KH: Please tell me there was a punk rock component in that timeline somewhere.
JH: Yes, there had been a lot of groundwork laid because I grew up in the punk rock scene. There would be kids handing out animal rights literature at shows, and bands writing songs about it and I had a lot of friends who were vegetarian or vegan at various times. It being a component of the community I was a part of, and being a rejection of the status quo certainly made it an attractive lifestyle for me, though it took me a while to get there myself.
KH: How did you start Herbivore?
JH:[Josh’s lovely and talented partner] Michelle and I started Herbivore in a spare bedroom with an ancient computer and a credit card. I wanted to buy an animal rights t-shirt and couldn’t find one I liked. I’m a graphic designer by trade and had a friend with a screen printing business so I decided to make my own. I figured if I needed something a bit more clever and stylish than what was on offer at the time, other folks might as well. Seven or eight years later here we are with 35 designs behind us and a list of ideas in front of me I haven’t gotten to yet.
KH: Tell me a little about the Herbivore family and why any self-respecting vegan who visits Portland should stop by.
JH: I think the only valid excuse I can think of for not coming to Herbivore when visiting Portland would be having fallen into a food coma because you ate your weight in vegan food upon arriving. Which happens. You need to pace yourself and not try and be a hero on the first day. When you come see us you’ll find all our current designs, as well as bags, belts, wallets, stickers, buttons, cards, candles, water bottles, art, and a huge collection of vegan cookbooks. But the biggest plus of visiting Herbivore is that you’ll be right in the heart of the vegan mini-mall. On our right is Sweetpea Baking Company and on our left is Food Fight! Vegan Grocery, and left of them is Scapegoat Tattoo, all vegan owned and operated. Around the corner is the Red & Black Cafe, which is worker owned and all vegan, and up the block is Hungry Tiger Too, which is now vegan owned. You can walk around and eat anything you want, shop a bit, get tattooed, and live in a little vegan bubble for an afternoon.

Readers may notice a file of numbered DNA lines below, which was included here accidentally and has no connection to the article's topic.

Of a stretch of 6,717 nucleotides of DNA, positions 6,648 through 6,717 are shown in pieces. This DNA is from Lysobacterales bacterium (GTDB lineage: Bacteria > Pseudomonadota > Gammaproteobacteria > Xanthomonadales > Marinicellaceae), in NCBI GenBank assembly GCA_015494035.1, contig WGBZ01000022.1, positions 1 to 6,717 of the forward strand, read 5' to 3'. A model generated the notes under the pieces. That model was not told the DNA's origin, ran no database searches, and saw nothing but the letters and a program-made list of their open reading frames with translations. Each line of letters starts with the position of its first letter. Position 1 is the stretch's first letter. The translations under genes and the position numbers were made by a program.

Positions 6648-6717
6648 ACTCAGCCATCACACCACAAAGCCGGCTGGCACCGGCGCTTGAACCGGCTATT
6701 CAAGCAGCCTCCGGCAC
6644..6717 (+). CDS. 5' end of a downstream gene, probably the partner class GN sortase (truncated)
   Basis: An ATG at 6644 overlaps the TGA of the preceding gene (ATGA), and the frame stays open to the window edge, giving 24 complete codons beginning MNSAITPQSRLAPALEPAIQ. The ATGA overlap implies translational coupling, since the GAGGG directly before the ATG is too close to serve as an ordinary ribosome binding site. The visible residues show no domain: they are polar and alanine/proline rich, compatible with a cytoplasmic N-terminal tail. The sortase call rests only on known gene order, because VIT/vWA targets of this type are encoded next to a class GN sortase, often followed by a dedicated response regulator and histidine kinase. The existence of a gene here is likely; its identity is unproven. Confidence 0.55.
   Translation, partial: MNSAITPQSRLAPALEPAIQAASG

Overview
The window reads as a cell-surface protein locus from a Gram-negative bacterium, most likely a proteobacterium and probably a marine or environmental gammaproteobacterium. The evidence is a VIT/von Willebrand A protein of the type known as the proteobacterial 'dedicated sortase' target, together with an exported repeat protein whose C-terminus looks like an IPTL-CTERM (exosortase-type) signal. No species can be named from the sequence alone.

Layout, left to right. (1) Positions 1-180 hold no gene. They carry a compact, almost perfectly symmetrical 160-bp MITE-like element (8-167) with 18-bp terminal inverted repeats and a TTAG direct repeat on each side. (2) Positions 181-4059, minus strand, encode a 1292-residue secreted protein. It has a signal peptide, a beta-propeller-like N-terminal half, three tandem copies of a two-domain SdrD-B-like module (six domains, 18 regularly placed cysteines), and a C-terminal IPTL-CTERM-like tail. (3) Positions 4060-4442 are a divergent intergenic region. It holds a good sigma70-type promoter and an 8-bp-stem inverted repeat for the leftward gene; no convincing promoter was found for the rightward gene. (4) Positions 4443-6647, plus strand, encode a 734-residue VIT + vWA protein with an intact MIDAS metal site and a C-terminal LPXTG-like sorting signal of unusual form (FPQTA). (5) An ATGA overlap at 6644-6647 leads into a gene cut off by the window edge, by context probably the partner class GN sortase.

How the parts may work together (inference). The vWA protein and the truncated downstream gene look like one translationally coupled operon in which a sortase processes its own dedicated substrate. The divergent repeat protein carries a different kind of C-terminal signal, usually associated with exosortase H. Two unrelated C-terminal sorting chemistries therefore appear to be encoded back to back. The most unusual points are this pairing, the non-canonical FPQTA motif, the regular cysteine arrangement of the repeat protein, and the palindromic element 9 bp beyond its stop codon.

KH: What’s your single most favorite item that you sell in the store?
JH: My favorite thing we sell may also be the least popular thing we sell. It’s a two-button set I made that says “Somebody Give The Vegan Corndog A Handclap”on one button and has an illustration of a corndog on the other. People will sometimes look at it and ask me what it means. It means exactly what it says. I’m also really proud of a little book I wrote called “600 Miles To Goat” about a 600-mile bike ride I did to raise money for Farm Sanctuary. I rode down the Pacific Coast from Portland to Orland, California. a little over a year ago and raised almost $13,000 for the farm. I also love the next two designs we’re making, one will say “A Little Veganism Never Hurt Anybody” and the other is probably going to say “Only Kale Can Save Us Now.”